image 11

image 12

Down in the bottom right corner of the UD4H, next to the chipset cooler you have eight SATA connections. Six of those ports (the black ones) are SATA 3’s ran on the Intel controller while the other two (grey) are run on the Marvell 88SE9172 chipset. There is also an optional power connection here that uses a SATA power cable, something I rarely see but welcome. From its location I can’t tell if it provides additional power to the DIMM slots or the PCI slots or maybe both. Below the SATA ports you have another four pin fan header (our 3th 4-pin and 5th total). On the bottom corner you have a color coded front panel header for hooking up your LEDs, power, and reset buttons. Next to that you have a second internal USB 3.0 header, something I don’t see often as well as three USB 2.0 internal headers.

image 13

image 14

In the last corner, continuing from before on the right, we have the COM and TPM headers as well as our sixth fan header. The last header in the bottom left corner is the front panel audio connection, this is in a much better location that older Gigabyte motherboards, no have to run the cable over or under a video card this time around!

image 5

image 8

The rear I/O panel on the UD4H is completely packed full. You end up with four different display connections alone with its DVI, VGA, DisplayPort, and HDMI ports. To go with them you have an optical audio connection as well as the fairly standard 6 port audio connections. You get one 10/100/1000 Ethernet connection to keep yourself connected that runs on an Intel NIC. It’s great to see more companies using the Intel NICs. Beyond that you get two eSATA headers (in red) and six USB 3.0 ports (in blue). They also included a legacy PS/2 connection as well for those who want to run their older keyboard or mice.

image 15

To match the red trim on the cooling of the UD4H, Gigabyte also went completely flat black on the entire PCB. I think the only thing I might like better than a black PCB is a white one, or orange… ANYHOW including a black PCB shows that they are listing to what people want. Now for that white and orange model!

image 4

 


Cooling

The chipset cooling for all of Gigabyte’s Z87 motherboards changed the design of their heatsinks. The new design is aesthetically much better and they look to be comparable in cooling performance over previous models as well. The power circuitry is cooled by two heatsinks next too and above the CPU socket. They are joined together by a heatpipe that helps spread the heat around for the most effective cooling. Their base color is black but they are trimmed out in red. Gigabyte also trimmed them out in silver by machining off the red in key areas like the Ultra Durable branding.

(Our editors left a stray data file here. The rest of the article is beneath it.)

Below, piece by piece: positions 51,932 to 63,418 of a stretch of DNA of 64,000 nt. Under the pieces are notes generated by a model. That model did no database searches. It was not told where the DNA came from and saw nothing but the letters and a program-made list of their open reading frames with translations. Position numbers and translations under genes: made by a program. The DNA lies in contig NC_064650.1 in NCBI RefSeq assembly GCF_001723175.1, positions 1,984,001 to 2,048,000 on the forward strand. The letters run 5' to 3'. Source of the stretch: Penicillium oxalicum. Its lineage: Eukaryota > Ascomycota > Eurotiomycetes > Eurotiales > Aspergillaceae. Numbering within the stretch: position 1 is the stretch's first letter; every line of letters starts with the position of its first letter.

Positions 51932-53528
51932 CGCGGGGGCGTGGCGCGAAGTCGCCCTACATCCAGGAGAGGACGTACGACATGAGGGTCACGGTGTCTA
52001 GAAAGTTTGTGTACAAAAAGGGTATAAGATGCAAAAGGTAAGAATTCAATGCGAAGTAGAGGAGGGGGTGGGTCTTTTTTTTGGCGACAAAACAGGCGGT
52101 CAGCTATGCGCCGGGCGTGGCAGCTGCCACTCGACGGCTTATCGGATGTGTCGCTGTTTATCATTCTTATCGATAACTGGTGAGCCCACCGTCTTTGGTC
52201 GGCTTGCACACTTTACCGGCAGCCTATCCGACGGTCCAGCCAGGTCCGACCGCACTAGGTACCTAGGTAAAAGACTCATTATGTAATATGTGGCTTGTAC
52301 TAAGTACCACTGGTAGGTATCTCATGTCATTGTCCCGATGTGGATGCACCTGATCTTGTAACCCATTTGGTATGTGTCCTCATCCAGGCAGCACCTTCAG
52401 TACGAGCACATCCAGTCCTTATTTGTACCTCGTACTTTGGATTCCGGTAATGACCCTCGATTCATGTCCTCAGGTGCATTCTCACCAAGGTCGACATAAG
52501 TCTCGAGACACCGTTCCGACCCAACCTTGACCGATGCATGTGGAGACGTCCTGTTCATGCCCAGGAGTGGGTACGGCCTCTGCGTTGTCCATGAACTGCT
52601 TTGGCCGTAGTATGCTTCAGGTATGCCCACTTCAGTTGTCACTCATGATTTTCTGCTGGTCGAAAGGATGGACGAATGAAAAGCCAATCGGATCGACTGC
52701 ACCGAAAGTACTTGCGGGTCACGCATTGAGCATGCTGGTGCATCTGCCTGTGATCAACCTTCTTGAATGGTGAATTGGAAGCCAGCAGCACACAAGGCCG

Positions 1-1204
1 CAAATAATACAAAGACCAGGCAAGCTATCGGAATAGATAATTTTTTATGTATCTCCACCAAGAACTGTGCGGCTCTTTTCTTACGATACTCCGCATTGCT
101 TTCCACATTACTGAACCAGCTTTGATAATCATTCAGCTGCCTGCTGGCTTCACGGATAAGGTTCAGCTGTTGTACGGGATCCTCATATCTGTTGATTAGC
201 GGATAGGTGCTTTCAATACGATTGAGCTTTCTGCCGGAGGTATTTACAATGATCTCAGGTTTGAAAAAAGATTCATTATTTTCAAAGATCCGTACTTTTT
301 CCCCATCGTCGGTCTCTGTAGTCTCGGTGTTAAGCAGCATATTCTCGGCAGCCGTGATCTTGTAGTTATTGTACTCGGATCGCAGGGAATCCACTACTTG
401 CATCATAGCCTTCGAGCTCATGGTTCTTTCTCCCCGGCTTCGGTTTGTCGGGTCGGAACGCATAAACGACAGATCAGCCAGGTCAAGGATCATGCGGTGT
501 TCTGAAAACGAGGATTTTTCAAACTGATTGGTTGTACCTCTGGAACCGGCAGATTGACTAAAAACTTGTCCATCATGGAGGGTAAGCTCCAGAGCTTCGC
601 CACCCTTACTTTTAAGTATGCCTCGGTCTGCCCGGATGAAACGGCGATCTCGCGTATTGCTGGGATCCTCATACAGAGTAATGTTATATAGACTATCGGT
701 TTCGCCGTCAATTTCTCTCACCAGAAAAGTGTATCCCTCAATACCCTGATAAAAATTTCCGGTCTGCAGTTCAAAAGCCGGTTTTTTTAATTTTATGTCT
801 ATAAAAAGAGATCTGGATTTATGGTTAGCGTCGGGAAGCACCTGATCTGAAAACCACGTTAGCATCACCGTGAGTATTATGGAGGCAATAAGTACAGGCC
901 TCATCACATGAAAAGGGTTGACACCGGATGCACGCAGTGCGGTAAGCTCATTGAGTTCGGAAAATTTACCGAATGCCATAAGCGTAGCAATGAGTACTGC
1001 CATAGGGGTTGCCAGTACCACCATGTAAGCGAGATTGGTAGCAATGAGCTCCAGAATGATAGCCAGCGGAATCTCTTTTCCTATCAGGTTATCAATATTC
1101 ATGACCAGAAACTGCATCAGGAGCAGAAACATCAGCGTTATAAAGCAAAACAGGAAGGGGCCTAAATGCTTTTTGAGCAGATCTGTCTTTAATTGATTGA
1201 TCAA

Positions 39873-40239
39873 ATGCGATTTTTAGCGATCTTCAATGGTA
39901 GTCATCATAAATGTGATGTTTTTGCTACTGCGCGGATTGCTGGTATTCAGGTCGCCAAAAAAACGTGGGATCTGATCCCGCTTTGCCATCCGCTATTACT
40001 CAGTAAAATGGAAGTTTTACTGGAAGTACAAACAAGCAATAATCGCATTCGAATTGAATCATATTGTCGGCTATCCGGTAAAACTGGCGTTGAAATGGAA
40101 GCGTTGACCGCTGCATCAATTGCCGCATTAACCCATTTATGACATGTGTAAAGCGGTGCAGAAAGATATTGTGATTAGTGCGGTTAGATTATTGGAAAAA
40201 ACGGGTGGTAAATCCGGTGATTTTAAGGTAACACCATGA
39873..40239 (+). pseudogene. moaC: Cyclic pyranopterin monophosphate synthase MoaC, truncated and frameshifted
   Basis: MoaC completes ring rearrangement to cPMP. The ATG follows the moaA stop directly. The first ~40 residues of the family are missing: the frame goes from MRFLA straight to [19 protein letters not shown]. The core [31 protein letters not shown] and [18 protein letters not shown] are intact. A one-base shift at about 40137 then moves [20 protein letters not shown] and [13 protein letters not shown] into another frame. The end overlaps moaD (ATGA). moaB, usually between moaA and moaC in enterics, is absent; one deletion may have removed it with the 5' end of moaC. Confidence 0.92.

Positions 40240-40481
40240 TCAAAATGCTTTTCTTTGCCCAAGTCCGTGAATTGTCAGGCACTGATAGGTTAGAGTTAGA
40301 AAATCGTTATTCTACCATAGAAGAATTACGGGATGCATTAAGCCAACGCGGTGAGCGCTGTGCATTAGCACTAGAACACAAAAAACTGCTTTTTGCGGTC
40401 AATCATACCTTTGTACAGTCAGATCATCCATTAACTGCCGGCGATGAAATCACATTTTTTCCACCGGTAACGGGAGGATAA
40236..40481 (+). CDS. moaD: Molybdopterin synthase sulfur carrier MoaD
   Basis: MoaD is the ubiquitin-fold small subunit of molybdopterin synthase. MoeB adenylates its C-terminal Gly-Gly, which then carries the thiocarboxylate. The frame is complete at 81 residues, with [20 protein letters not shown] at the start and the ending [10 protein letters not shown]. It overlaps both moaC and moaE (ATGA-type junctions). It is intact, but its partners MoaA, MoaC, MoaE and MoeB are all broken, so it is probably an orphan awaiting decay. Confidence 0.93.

image 2

image 3

The chipset cooler is low profile to provide clearance for long video cards and it follows the same black, red, and silver color scheme that I saw on the rest of the cooling. Overall I really like the new design, its clean but still eye catching,

image 16

 


Test Rig and Procedures

Our Test Rig

Intel LGA1150 Test System

CPU

Intel i7-4770K CPU

Cooling

Noctua NH-U12S for cooling

Noctua NT-H1 Thermal Paste

Memory

Kingston DDR3 HyperX Genesis Blue 1600Mhz Ram

Storage

Kingston HyperX 120Gb SSD (OS)

Seagate 2TB Hard drive (Steam games)

Corsair Force GT 60Gb (USB 3.0 and SATA 3 testing)

Video Card

Nvidia GTX 580 Video Card

Power Supply

Cooler Master V1000 Power Supply

Case

Microcool Banchetto 101 Test bench

OS

Windows 7 Professional 64-Bit

Windows is kept up to date while only having the benchmark programs and games needed for our testing installed.

Our Testing Procedures

CPU Testing

Cinebench 

CINEBENCH is a real-world cross platform test suite that evaluates your computer's performance capabilities. CINEBENCH is based on MAXON's award-winning animation software CINEMA 4D, which is used extensively by studios and production houses worldwide for 3D content creation. The test procedure consists of two main components - the graphics card performance test and the CPU performance test. We only use the total CPU score for our motherboard testing.